Saturday, 18 May 2013

St. Amaro's Western Adventure

While researching my folk saints I came across a most intriguing real-world figure, the legendary, uncanonized Santo Amaro.

This blessed wanderer set sail from the land of Alia, "whose cities now lie in ruins," searching for the terrestrial Paradise, convinced it lay across the oceans - he is assumed to have sailed west, although the direction of travel is not always clear from the manuscripts. He gathered a crew (could YOUR PARTY be that crew?) and set forth into uncharted waters, guided only by faith.

The Spanish texts of his adventures (available here, at the end of the monograph) bear a certain resemblance to themes in pagan Celtic literature of the journey across the western ocean to the Otherworld (imramm) and to the similar legend of St. Brendan the Navigator from Irish Christendom. C.S. Lewis (who was Northern Irish) may indeed have drawn on these tales of curious islands, moral lessons and marine perils for his Narnia book, The Voyage of the Dawn Treader.

Amaro's encounters, to the gaming mind, look like the kernel of a saltcrawl map.

1. Tierra Desierta, island of five cities and many castles, where the men are ugly and the women beautiful. Abundant animal encounters. Provisioning and trade available. Handsome male party members are at risk of entanglements, jealousy.

2. The Ruddy, or Vermilion Sea.

3.  Fuente Clara, island of many sins and vices, but where everyone is beautiful and courteous, disease is unknown and the lifespan is 300 years. Henchmen and hirelings must make a loyalty check or remain in this false paradise.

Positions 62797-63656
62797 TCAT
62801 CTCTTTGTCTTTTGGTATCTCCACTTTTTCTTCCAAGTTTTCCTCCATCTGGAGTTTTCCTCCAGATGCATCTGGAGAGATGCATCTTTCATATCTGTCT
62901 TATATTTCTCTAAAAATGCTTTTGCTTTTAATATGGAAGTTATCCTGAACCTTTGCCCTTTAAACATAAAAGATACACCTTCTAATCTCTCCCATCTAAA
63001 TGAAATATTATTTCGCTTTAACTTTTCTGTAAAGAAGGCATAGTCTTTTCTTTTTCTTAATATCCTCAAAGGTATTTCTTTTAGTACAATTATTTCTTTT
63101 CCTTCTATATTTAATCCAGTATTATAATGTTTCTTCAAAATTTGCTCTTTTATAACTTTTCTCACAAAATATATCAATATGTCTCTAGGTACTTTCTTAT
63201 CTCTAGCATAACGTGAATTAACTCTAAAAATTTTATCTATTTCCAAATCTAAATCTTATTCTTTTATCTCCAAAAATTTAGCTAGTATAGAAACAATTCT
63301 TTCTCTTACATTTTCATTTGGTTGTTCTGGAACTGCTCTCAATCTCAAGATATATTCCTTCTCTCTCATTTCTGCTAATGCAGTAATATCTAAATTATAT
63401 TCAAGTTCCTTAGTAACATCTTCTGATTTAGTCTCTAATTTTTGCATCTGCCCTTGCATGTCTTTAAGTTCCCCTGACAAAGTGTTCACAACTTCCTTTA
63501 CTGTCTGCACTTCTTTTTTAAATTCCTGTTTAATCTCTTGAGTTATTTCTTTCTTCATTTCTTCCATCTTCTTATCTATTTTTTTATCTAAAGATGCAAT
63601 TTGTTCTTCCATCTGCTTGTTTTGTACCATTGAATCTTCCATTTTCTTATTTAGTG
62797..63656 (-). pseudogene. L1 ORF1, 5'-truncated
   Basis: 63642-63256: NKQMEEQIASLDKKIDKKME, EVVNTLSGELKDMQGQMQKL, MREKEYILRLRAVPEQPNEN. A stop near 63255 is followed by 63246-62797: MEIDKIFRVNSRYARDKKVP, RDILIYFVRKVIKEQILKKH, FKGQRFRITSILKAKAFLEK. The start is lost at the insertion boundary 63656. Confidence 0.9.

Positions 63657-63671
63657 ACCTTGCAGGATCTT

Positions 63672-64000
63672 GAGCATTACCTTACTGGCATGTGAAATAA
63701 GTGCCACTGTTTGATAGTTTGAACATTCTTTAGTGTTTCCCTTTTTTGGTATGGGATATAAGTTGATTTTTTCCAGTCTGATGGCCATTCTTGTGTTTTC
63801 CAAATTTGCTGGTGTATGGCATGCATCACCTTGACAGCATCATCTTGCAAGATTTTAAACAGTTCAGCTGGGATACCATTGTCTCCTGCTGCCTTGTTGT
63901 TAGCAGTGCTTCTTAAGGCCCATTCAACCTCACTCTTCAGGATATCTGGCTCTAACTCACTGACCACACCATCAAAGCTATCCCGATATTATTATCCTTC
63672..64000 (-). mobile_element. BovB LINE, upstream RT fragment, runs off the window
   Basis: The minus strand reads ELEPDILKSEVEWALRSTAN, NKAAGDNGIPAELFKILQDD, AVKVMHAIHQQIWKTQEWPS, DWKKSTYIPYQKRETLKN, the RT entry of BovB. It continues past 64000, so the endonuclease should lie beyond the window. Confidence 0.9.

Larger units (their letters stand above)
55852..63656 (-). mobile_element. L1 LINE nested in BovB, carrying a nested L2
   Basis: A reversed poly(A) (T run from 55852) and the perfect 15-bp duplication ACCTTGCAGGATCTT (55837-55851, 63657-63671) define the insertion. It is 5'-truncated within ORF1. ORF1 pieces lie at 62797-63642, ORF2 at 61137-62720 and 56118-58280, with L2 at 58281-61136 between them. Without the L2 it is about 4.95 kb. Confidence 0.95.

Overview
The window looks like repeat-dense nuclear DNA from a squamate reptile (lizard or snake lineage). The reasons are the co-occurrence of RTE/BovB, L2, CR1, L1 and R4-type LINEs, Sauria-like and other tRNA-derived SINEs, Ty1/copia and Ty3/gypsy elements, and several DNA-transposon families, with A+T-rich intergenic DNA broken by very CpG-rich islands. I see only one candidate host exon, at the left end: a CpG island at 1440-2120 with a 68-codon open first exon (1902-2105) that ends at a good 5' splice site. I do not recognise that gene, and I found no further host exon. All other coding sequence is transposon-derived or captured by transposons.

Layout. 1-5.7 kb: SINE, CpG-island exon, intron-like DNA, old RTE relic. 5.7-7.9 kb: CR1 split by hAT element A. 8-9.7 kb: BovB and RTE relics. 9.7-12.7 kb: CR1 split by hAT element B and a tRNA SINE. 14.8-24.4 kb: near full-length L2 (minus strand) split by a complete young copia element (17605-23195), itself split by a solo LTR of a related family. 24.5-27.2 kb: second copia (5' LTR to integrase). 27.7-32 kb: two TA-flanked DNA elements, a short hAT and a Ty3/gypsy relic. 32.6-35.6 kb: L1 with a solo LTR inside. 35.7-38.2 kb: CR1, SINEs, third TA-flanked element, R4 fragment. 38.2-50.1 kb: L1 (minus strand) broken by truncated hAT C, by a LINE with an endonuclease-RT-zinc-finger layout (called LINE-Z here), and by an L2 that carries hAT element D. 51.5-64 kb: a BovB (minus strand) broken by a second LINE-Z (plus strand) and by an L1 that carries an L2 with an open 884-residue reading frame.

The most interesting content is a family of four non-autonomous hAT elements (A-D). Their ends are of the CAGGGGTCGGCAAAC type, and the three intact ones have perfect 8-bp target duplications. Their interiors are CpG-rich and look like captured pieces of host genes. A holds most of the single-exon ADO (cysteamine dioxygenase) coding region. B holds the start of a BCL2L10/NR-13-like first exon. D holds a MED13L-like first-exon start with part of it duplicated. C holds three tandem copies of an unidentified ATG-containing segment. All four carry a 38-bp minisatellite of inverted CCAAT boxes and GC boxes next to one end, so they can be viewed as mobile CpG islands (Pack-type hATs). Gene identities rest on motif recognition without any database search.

4.  The Coagulated Sea traps the ship among seven other abandoned ships, where fierce sea monsters the size of horses and larger fight over the corpses of the ships' crew. (Inspired by prayer, Amaro escaped this deathtrap by inflating waterskins with air and tying them to the ship, whereupon the beasts attacked the waterskins, believing them to be corpses, and pulled the ship out of the clotted waters.)

5. Ysla Desierta, bare of growth, overrun by fierce lions and populated by hermits, a fortified abbey with basic supplies. Each Saint John's Day the lions and other fierce beasts fight and the stench of the resulting corpses is such that anyone staying on the island for up to a month afterward is sickened.

6. Further on the monastery Val de Flores, in an abundant land with rich supplies. The leader of Val de Flores is a friar, Leonatis, whom the local savage lions respect.

7. The Port of Three Houses, a rich and beautiful land but without inhabitants and the port with no more than three houses.

8. The two hermits in the valley beyond do not know where the Earthly Paradise is, nor do the high-born women of the convent Flor de Due├▒as.  but the wandering holy woman Baralides does, who only appears to the virtuous. She can give directions to the gem-encrusted castle gates of Paradise.

9. Paradise: whose porter allows a timeless glimpse of that land (Amaro spent 277 years gazing without realizing it) and gives as a gift the fruit (complete healing) or the earth (a tree planted in it will give fruit as healing potions) from the trees of paradise. You want to pry some of the gems loose? I double dare you to try...

Amaro's voyage is short, however, compared to the wilder adventures of St. Brendan, which curiously manage to cover some of the same ground. Maybe a Greater Neo-Imramm Western Sea map is in the offing?


  1. Very inspiring. The story reminds me in a way of Cudgel's travels in the Dying Earth, in which over every hill is a completely different area with its own ecology, quirks, rules, and magic. I have never seen or played in a campaign like this, the worlds always strive to make too much sense it seems.
    Even when I try to do something like this myself, it always starts feeling more LotR than the original intent.

  2. I have never heard of Amaro, though he does seem to be failing into similar seas as Brendan or even Odysseus. Very gameable stuff.

  3. The Voyage of Maeldun is the best of these that I know. HIGHLY RECOMMENDED. Short, weird, sad, funny, and moving.